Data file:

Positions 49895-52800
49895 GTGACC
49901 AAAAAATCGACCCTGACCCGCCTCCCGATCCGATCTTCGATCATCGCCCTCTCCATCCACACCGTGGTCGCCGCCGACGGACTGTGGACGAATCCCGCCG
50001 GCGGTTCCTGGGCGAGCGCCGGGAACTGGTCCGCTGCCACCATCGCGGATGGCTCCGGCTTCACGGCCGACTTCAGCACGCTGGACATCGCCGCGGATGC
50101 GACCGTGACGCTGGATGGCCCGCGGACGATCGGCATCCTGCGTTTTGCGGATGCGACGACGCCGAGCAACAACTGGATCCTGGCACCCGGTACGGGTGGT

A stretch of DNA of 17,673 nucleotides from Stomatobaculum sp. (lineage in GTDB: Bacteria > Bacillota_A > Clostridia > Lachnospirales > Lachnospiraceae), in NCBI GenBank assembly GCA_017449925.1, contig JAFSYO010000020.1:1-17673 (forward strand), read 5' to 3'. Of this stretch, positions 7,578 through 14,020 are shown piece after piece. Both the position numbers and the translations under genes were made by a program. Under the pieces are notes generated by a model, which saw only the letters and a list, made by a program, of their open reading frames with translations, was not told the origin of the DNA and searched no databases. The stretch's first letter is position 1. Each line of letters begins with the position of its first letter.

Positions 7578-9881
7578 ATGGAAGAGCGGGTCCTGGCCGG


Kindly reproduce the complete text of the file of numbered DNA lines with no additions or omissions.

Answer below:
Positions 49895-52800
49895 GTGACC
49901 AAAAAATCGACCCTGACCCGCCTCCCGATCCGATCTTCGATCATCGCCCTCTCCATCCACACCGTGGTCGCCGCCGACGGACTGTGGACGAATCCCGCCG
50001 GCGGTTCCTGGGCGAGCGCCGGGAACTGGTCCGCTGCCACCATCGCGGATGGCTCCGGCTTCACGGCCGACTTCAGCACGCTGGACATCGCCGCGGATGC
50101 GACCGTGACGCTGGATGGCCCGCGGACGATCGGCATCCTGCGTTTTGCGGATGCGACGACGCCGAGCAACAACTGGATCCTGGCACCCGGTACGGGTGGT

A stretch of DNA of 17,673 nucleotides from Stomatobaculum sp. (lineage in GTDB: Bacteria > Bacillota_A > Clostridia > Lachnospirales > Lachnospiraceae), in NCBI GenBank assembly GCA_017449925.1, contig JAFSYO010000020.1:1-17673 (forward strand), read 5' to 3'. Of this stretch, positions 7,578 through 14,020 are shown piece after piece. Both the position numbers and the translations under genes were made by a program. Under the pieces are notes generated by a model, which saw only the letters and a list, made by a program, of their open reading frames with translations, was not told the origin of the DNA and searched no databases. The stretch's first letter is position 1. Each line of letters begins with the position of its first letter.

Positions 7578-9881
7578 ATGGAAGAGCGGGTCCTGGCCGG